CLEVELAND — The COVID-19 pandemic has impacted everyone in some form or another. For adults who identify as LGBT, the hit could've been a bit stronger - especially early on when businesses were shut down.
"A lot of those avenues for income were not no longer available, so then that has like this huge ripple effect around housing, around food security, around access to health care," said Gulnar Feerasta with the LGBT Community Center of Cleveland.
Feerasta, the program director for the center, said staff at their center reported an uptick in requests for mental health services from clients and guests who utilize their center. She said those requests haven't subsided but rather remained constant since the start of the pandemic.
Though the issues for LGBT adults are present nationwide. According to a recent study from the Prior Williams Institute, LGBT people of color are twice as likely as white non-LGBT people to test positive for COVID-19. The study of 12,000 respondents also said LGBT people of color reported disproportionately being laid off or furloughed and struggling to pay for basic needs.
Feerasta said for many LGBT adults, because of disparity and lack of equity many in this community did not have the appropriate access to health care nor a relationship with a healthcare provider.
"Even if they got COVID, they were scared to go to the emergency room or they didn't have insurance to go see, you know, to get on a telehealth appointment," she said. "It really hit home after the pandemic happened just how much... the role the staff plays, the team plays, in terms of providing that sense of care and comfort to the community."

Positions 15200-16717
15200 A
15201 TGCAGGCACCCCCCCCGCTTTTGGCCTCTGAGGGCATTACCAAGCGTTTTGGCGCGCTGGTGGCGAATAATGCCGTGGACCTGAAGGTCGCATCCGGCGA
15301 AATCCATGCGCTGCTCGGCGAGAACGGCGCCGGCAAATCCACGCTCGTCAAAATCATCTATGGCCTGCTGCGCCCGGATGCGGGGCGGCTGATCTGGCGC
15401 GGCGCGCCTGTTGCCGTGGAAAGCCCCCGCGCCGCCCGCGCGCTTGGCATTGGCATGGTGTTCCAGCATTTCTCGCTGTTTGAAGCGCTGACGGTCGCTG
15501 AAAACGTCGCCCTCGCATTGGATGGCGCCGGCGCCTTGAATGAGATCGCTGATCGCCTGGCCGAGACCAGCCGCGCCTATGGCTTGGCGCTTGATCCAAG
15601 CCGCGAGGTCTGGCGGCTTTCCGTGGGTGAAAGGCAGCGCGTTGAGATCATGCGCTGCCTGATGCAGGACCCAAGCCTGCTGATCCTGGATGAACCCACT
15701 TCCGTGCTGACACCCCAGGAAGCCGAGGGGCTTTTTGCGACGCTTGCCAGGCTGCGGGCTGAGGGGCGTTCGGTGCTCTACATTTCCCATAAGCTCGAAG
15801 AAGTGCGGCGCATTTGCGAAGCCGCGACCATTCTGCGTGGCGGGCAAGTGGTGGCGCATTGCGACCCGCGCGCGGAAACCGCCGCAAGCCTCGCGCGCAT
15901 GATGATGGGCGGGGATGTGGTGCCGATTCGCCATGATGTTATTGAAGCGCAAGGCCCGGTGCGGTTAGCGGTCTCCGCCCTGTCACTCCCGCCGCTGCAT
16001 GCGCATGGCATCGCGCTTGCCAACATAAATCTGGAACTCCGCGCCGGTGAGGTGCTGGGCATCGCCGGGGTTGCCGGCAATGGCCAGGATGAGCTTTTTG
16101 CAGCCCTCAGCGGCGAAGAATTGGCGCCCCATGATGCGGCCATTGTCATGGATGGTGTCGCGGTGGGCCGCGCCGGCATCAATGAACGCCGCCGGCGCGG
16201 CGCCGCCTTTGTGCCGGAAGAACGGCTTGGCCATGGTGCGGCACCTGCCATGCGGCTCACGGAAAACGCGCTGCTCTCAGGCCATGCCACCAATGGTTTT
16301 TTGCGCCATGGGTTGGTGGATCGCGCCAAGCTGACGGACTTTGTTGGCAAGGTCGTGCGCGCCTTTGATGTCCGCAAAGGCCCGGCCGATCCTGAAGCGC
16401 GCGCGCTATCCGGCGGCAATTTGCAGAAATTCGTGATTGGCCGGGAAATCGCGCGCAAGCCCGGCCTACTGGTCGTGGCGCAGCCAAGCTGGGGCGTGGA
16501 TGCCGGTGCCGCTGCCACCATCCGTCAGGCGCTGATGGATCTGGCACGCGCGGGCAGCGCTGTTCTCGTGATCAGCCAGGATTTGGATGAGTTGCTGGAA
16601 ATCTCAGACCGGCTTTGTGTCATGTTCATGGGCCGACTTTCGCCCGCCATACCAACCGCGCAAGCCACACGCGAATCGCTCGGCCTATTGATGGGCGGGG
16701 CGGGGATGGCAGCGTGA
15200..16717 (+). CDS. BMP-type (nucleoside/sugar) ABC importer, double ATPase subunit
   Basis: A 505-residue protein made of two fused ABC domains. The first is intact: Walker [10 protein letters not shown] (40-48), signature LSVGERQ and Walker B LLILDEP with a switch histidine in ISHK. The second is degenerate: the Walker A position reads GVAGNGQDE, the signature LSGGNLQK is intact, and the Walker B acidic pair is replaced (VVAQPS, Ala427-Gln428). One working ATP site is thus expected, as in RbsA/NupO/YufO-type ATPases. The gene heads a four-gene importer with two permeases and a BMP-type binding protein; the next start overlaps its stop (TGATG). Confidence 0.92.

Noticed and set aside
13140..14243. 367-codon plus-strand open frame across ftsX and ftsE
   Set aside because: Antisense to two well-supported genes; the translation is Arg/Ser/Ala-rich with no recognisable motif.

Now as the vaccine rollout continues, Feerasta said they're partnering with other agencies in Northeast Ohio to help connect people with vaccine appointments. But encouraging some adults in this community isn't easy, Feerasta said, partly because of a fundamental mistrust of the healthcare system.
"Any time that you have been connected to a system, there are endless barriers and challenges and hoops that you have to jump through because the systems are just not created to provide equitable access, but also to serve the unique needs of our community," she said.
But, she added, there could be multiple reasons someone is hesitant to get the shot.
"It's hard to say it's like one thing because it's it's an entire lived experience of not just an individual, but an entire community," she said.
Tom Stebel is a long-time volunteer at Cleveland's LGBT center. He's received both doses of the COVID-19 vaccine. Stebel said he's now working with staff to help inform guests and clients of the center about the vaccine and its impact.
"A lot of it is disinformation and misinformation that I hear back from clients and guests at the center," he said.
Stebel said he's not sure he's changed any minds about the vaccine just yet but still believes the conversations are important.
"I feel like having had a conversation with me or any of the staff at the center, people seem more reassured," Stebel said.
The LGBT Community Center isn't fully open just yet, but guests and clients can utilize the cyber center to access the internet. If you need help scheduling a vaccine appointment, the center can provide assistance. Call 216-651-5428 or email firstname.lastname@example.org.
"We're ready to take more calls and have folks come in and get registered for the vaccine," Feerasta said.